Mom wins $1.5 million verdict.
A Lane County jury on Friday ruled that PeaceHealth must pay $1.5 million to a Georgia woman for providing negligent medical care to her daughter, a University of Oregon athlete who died of meningococcal disease during a campus outbreak in early 2015.
Dorian Sanders dropped her head and appeared to weep as Lane County Circuit Judge Charles Carlson announced the verdict shortly after 3 p.m. Jurors heard evidence during a three-week trial.
Sanders said after the trial that the jury's decision brought her relief.
"I would not wish this on anyone," Sanders said while leaving court with her attorneys. "The bottom line is that a mistake was made, and justice was served. We got justice for my daughter."
Sanders last year filed a wrongful death lawsuit against PeaceHealth, which operates two hospitals in Eugene and Springfield. She had sought $2 million in damages.
Her daughter, UO acrobatics and tumbling team member Lauren Jones, was one of seven people who came down with meningococcal disease during the outbreak on campus.
Jones went to the emergency room at PeaceHealth's University District hospital in Eugene in the early morning of Feb. 17, 2015, while suffering from symptoms that included a 103-degree fever and muscle spasms.
She was discharged about three hours later after an emergency room doctor, Christoffer Poulsen, diagnosed her with a flulike illness.
Jones died later that same day after being found unconscious in her dorm room. She was 18.
Through a spokeswoman, PeaceHealth issued a statement after the verdict that says it remains "deeply saddened by the loss of Lauren Jones. We reiterate our heartfelt sympathy to the Jones family and every one whose lives were touched by Lauren. Consistent with our mission and values, PeaceHealth is dedicated to continuous improvement, and we are constantly assessing how we can further enhance the delivery of safe, high quality care for the people we serve."
The spokeswoman did not say whether PeaceHealth plans to appeal the verdict. Jurors deliberated about six hours on Thursday and Friday before reaching a decision.
In her lawsuit, Sanders asserted that PeaceHealth, through Poulsen, was negligent in failing to perform a routine blood test on Jones during the hospital visit, in failing to prescribe her antibiotics and in discharging her from the hospital west of the UO campus.
Dave Miller, an attorney representing Sanders, on Thursday urged jurors to decide the case in his client's favor.
"Sometimes people accept responsibility, and sometimes responsibility has to be imposed," Miller said in a closing argument.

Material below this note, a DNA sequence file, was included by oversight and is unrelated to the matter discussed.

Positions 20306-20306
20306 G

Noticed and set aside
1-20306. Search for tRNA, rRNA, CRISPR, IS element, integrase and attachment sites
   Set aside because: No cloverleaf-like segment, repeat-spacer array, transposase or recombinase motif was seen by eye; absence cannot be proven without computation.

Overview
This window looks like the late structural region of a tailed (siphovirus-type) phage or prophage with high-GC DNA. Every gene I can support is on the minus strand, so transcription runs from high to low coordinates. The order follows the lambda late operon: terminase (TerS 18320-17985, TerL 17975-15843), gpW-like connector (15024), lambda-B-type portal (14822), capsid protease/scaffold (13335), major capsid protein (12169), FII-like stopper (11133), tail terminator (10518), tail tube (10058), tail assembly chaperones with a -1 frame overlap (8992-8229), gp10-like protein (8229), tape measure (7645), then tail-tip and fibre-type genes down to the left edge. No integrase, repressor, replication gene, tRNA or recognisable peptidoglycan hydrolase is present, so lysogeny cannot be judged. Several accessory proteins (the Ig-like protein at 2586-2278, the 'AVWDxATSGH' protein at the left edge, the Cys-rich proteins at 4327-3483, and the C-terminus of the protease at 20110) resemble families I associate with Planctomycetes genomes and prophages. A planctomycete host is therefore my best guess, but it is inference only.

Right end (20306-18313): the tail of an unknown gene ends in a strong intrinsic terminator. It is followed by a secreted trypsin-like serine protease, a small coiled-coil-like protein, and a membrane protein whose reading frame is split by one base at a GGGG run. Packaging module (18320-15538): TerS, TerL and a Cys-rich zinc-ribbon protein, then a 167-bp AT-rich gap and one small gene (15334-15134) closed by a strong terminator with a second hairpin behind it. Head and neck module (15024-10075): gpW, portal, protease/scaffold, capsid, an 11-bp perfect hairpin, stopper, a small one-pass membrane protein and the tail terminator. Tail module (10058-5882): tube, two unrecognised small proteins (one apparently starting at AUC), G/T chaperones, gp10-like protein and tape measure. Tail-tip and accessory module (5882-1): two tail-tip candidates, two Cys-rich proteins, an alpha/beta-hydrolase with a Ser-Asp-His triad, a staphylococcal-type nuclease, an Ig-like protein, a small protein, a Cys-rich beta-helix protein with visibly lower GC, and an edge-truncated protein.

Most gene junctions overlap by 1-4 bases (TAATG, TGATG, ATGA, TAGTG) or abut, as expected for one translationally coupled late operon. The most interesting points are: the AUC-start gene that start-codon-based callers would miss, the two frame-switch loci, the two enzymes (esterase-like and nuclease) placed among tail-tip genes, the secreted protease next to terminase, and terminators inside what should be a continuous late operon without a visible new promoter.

Jones was the fourth of seven people who came down with meningococcal disease during an outbreak at the UO in early 2015. The six other patients survived after receiving medical treatment.
Jeffrey Street, who represents PeaceHealth in the case, told jurors in his closing argument that trial evidence showed that Poulsen adequately checked Jones for symptoms of a meningococcal infection.
Street said Jones did not display a rash, an altered mental state or other telltale signs of the disease, and had a particularly aggressive strain of meningococcemia, which is a bloodstream infection caused by the same type of bacteria that causes meningitis when it infects a person's brain and spinal cord.
"This was a very rare presentation of a very rare disease," Street said of Jones' case. He added that Poulsen's job "was to be aware and follow the standard of care, which he absolutely did."
Miller, however, asserted in court that Poulsen was overly focused on whether or not Jones had meningitis, and did not consider the possibility that the teenager was suffering from meningococcemia.
"He went down the wrong road, (and) as a result, she died," Miller said.
After Jones' death, the federal Centers for Disease Control and Prevention directed the UO to inoculate nearly 22,000 people, including all under graduates, with two vaccines that recently had been approved by the government.
Follow Jack Moran on Twitter @JackMoranRG. Email email@example.com.
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|Title Annotation:||Local News; A jury finds PeaceHealth negligent in the death by meningococcal disease of UO athlete Lauren Jones|
|Publication:||The Register-Guard (Eugene, OR)|
|Date:||Sep 30, 2017|
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